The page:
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No Readers For Native Kashmiri Language Writers, Why?

No Readers For Native Kashmiri Language Writers, Why?

English emerging as the preferred medium among the young, lack of government initiatives, and Kashmiri writers accused of writing about romance than the reality of the Valley are some of the roadblocks in the promotion of Kashmiri language.

Kitaab Ghar (Home of Books) at the Lal Chowk Srinagar
Kitaab Ghar (Home of Books) at the Lal Chowk Srinagar

Kitaab Ghar (Home of Books) at the Lal Chowk Srinagar was once a popular hangout of Kashmiri language writers and litterateurs. With half shutter up, this bookshop continues to sell books on Kashmiri literature, but hardly has any customers. The bookshop is run by the Jammu and Kashmir Academy of Art, Culture and Languages.

The bookshop’s collection is also dwindling with time. Among the books prominently displayed is a Kashmiri translation of Intizar Hussain from Pakistan, who was among the finalists of the Man Booker Prize in 2013.

The salesperson, Farooq Ahmad, says the shop has only two translated works of Kashmiri. One is a translation of Kashmiri poet Habba Khatoon’s poems, and another is a translation of Tareikh-e-Hassan by Prof. Shafi Shauq. The latter was originally authored by Peer Hasan Shah Khoihami (1832-98) and is considered a masterpiece of Kashmir’s history. Shah was the first Kashmiri historian to have productive contact with European scholars who were, according to Shauq, fervently busy exploring all aspects of Kashmir including the region’s history.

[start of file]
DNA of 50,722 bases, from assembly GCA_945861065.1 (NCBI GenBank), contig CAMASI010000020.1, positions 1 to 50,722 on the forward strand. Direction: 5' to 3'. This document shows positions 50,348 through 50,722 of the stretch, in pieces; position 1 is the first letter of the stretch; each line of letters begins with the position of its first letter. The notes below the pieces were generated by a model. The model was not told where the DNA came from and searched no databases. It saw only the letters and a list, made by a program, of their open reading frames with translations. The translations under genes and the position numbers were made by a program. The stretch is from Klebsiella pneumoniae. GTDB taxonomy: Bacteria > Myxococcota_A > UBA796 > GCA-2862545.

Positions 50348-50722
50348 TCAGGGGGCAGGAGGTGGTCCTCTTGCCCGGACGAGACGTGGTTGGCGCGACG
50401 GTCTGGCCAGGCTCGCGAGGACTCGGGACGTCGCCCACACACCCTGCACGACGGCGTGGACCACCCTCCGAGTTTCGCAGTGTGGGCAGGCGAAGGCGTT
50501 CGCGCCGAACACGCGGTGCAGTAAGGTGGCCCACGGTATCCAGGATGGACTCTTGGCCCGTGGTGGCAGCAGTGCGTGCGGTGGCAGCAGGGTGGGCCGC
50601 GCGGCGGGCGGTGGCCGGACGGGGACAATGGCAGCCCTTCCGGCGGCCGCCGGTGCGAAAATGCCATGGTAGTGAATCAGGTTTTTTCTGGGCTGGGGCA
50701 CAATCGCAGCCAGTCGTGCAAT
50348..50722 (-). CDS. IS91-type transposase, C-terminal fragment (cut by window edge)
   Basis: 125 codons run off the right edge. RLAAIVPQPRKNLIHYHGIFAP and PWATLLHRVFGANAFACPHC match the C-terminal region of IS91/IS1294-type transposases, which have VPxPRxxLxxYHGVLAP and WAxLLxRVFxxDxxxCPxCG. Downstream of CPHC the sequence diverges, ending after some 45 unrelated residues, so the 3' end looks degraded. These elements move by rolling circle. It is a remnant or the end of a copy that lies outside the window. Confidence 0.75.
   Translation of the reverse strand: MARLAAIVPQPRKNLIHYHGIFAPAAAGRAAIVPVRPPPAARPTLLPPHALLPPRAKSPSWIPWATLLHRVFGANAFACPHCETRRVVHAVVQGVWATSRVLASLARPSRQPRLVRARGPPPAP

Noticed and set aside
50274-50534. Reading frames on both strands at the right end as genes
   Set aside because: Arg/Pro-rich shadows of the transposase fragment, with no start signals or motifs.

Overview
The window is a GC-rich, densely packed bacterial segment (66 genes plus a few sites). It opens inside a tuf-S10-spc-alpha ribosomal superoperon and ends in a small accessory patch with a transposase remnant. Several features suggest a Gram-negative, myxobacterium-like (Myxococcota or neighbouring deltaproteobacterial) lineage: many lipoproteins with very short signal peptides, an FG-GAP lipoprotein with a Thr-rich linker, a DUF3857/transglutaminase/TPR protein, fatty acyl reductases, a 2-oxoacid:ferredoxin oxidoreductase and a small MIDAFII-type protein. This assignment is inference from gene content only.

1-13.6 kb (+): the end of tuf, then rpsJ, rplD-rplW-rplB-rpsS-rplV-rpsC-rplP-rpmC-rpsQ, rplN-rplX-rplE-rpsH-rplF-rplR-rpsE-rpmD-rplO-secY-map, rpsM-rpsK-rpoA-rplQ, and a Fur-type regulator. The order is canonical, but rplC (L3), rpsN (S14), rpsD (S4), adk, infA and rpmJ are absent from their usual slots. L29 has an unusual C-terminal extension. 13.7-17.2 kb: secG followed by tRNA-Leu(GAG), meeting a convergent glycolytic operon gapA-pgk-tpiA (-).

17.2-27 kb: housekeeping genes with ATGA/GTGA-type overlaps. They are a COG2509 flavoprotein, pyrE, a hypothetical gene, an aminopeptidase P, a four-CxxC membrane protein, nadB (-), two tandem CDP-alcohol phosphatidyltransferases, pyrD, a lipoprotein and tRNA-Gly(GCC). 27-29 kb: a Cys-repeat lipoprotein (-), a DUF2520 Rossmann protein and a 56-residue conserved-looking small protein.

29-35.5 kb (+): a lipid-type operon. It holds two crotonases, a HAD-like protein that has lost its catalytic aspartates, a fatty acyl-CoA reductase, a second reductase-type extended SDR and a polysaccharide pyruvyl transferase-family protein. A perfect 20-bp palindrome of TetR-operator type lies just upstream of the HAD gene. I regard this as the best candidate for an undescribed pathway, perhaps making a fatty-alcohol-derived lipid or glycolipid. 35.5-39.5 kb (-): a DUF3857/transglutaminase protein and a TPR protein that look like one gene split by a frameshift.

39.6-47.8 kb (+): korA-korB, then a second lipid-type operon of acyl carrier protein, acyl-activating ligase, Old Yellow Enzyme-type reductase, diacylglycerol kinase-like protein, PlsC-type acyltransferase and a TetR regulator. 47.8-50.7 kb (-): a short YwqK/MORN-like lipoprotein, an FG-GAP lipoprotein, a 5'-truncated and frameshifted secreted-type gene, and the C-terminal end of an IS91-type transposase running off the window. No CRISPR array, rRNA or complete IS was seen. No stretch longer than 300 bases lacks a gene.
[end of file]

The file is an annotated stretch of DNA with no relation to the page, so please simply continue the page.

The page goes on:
At the Residency Road, Sheikh Ajaz Ahmad, owner of Gulshan Book Store, says most of the translated published work from Kashmiri to English is done by Prof. Shauq, and stocks almost all these translations. The shop has also copies of the Standard Manual of the Kashmiri Language and A Dictionary of the Kashmiri Language, both written by British civil servant and linguist George Abraham Grierson in the first half of the 20th century. “But people usually don’t buy them. Only some scholars interested in the Kashmiri language ask for such books,” he says.

From the 1940s onwards, Kashmiri writers have translated a bulk of classic Russian literature into Kashmiri but those books, including the Kashmiri translation of War and Peace (Jung tai Aman) by Muzaffer Azim or Ghulam Nabi Khayal’s highly acclaimed translation of Rubaiyat of Omar Khayyam, are out of the print and were not found in any bookshop in the Valley.

In 1989, after the insurgency erupted in the Valley, life changed for everyone, and no one knows what would happen to him on a routine day. Ironically, the situation saw some great literature being churned, both in Kashmiri and other languages. Kashmiri writers writing in the Kashmiri language have reflected on the everyday reality of Kashmir, though detractors argue that not much has been written on Kashmir by Kashmiri writers, poets and short story writers writing in the native language.

In contrast, Kashmir writers writing in English are being praised for their Kashmir novels. While Basharat Peer’sCurfewed Night, Mirza Waheed’s The Collaborator, Feroz Rather's debut fiction novel, The Night of Broken Glass and Farah Bashir’s Rumours of Spring are considered must-read books on Kashmir, there is hardly any recognition of writers writing in Kashmiri language. Even doyen of Kashmir literature Akhtar Mohiuddin (1928-2001), often called 'Guy de Maupassant of Kashmiri literature', is relatively unknown to anyone beyond Kashmiri literary circles.